|Metal: Cult Classics Pt. V|
It's been a bit longer than usual, so this time I decided to discuss 15 albums instead of 10.
First Daze Here (The Vintage Collection)
A compilation, but one that remains an important relic of a time when metal was still in its infancy. At times the songs on this album sound even more "blues rock" in tone than what Black Sabbath did on their debut. Pentagram would go on to release two stone cold classics of old school doom, but the collection of songs on the First Daze Here is not to be missed.
Another example of the fact that unique, wayward death metal was already being made way back in the early 90's. The band would quickly discard the metal genre altogether, but at least they left us this peculiar piece of work: like death metal being played in a surreal, decrepit theatre while the environment surrounding the building has been ravaged.
Lead and Aether
Stormcrowfleet of course is an amazing album, but the follow-up remains sadly overlooked in comparison. Is it different from the sound already established on the debut? Not really, but again it's another example of gloomy, ghostly and utterly bleak atmospheric metal done to perfection.
Every time I see the average to this I almost end up choking on my protein shake. Samael's first is a definite statement of Celtic Frost-like black metal. The atmosphere is one of all-consuming darkness, the snarling vocal work is the most vicious of any Samael album.
To me, this album along with the two follow-up records prove to me much more endearing than the industrial techno-metal the band started to peddle later on in their career.
Stained Glass Revelations
I know, this is a fairly recent album, but along with Cultes Des Ghoules I feel Negative Plane is one of the more exciting modern black metal bands. The band makes use of a peculiar brand of dissonance and melodicism that, together with a slightly psychedelic aura, manages to create a sound they could call their own. Stained Glass Revelations is the culmination of their work.
Together with Manilla Road, Cirith Ungol and Jag Panzer, Omen was one of the greatest exporters of US epic metal. Battle Cry is a debut they never bettered: no frills heavy metal riffs, excellent melodic work, a great vocal performance and a great deal of attention paid to the typical old school metal art of storytelling.
Slow Transcending Agony
Another fairly recent album, but one that established Ataraxie as a band covering an unique niche area situated somewhere between funeral doom and straight up death/doom. Despite being used sparingly, one of the album's main selling points are the moments where vocalist Marquis lets loose some of the most chilling scream-cries ever recorded.
Mystifier continued with the sound fellow countrymen Sarcofago created on their legendary debut: blackened death/thrash the Brazilian way - with a few of their own touches of course. Goetia finds the band perfecting their formula and evokes a righteous sense of evil.
North From Here
Sentenced would later on evolve into a goth rock band, but on this album the band managed to create an original mix of proggy, almost jazzy death metal and melodic black metal, while operating within an almost cinematic noir-like framework. As far as I'm concerned, this is the band's pinnacle and here's wishing they continued with this isolated sound instead.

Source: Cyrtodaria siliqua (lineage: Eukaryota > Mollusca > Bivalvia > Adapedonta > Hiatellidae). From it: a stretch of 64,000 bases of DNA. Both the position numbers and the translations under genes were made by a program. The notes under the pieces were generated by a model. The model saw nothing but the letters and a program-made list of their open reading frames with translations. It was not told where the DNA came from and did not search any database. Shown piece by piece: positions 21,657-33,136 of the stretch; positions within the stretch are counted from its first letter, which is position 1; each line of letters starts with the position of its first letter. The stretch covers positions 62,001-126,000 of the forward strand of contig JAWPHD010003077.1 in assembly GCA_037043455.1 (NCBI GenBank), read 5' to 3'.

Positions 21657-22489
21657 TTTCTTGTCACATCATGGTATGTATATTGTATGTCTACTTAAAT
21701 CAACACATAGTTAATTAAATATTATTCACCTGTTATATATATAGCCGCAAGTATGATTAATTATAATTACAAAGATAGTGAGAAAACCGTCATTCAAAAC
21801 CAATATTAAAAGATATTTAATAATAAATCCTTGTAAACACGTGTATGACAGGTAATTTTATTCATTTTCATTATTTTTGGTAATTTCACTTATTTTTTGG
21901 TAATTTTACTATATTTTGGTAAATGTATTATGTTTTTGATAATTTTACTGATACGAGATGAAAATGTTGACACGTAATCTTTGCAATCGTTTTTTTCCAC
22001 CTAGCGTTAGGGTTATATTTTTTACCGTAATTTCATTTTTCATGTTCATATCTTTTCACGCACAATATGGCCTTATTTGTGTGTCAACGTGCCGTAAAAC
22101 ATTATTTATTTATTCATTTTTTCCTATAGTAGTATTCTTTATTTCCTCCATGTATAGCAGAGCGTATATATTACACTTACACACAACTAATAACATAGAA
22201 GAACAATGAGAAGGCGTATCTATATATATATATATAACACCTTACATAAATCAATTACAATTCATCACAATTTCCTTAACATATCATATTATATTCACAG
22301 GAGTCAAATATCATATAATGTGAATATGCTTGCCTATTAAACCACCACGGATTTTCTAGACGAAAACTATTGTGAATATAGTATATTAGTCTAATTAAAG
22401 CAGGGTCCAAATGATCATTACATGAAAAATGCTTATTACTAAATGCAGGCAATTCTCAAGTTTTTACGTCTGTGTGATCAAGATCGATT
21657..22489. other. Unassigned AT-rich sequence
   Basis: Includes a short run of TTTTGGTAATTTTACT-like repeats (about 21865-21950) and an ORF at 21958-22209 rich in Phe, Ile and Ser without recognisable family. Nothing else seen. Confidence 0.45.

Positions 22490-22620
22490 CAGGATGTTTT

The Force is where Onslaught went full thrash metal and it produced a rifftastic classic: reasonably long songs where the bands work their way through a myriad of riff-ideas, while the vocalist who may not be instantly likable gives it his all and ultimately gets the job done like a pro.
Another example where the band themselves weren't exactly proficient musicians at the time of playing, but somehow managed to produce a primitive but filthy, grimy, ferocious piece of old school death/thrash. Every riff is a winner, the vibe is inexplicably antagonistic. This is metal tailor-made for sticking guns in people's faces.
Behind the Shadows Lie Madness
It's easy to see where Mithras' main inspiration came from: Morbid Angel's underappreciated Gateways to Annihilation - which in itself makes it commendable how the band succeeds at making this sound their own. The main attraction of Mithras' sound is the echoing leadwork that evokes a supernatural extraterrestrial ambience. Behind the Shadows Lie Madness is the band's finest work to date.
Nær Solen Gar Nider For Evogher
Like Dissection, Sacramentum and Vinterland, Dawn is one of the classic names of the typical Swedish melodic black metal. The three aforementioned bands put their own spin on this particular style and Dawn is no different. On their great debut album, Dawn creates outstretched, almost cinematic compositions with a downright haunting sense of melody. While the follow-up is solid, this remains a debut they never surpassed.
Into the Abyss
I could call this the German counterpart to the early work of Sepultura (specifically the great, ridiculously underrated Morbid Visions), but that doesn't do justice to one of the greatest metal demo-ep's of all time. The aggressive ferociousness of the sound at times gets unbearable sinister and intense, while when the band strangely (but completely unforcedly so) decides to get melodic and atmospheric, they manage to make it come across as weirdly pictorial (there's a part in the song "Slaves (of the Crucifix)" that basically sounds spaghetti western-like - yet...it works).
Another overlooked thrash gem that managed to garner a dedicated cult following. Instrumentally speaking this is thrash with a keen sense of melody done to perfection - but it's especially the way the vocals are positioned against the music which makes this such a peculiar record. Mind Wars is slightly better than the debut, but both are not to be overlooked.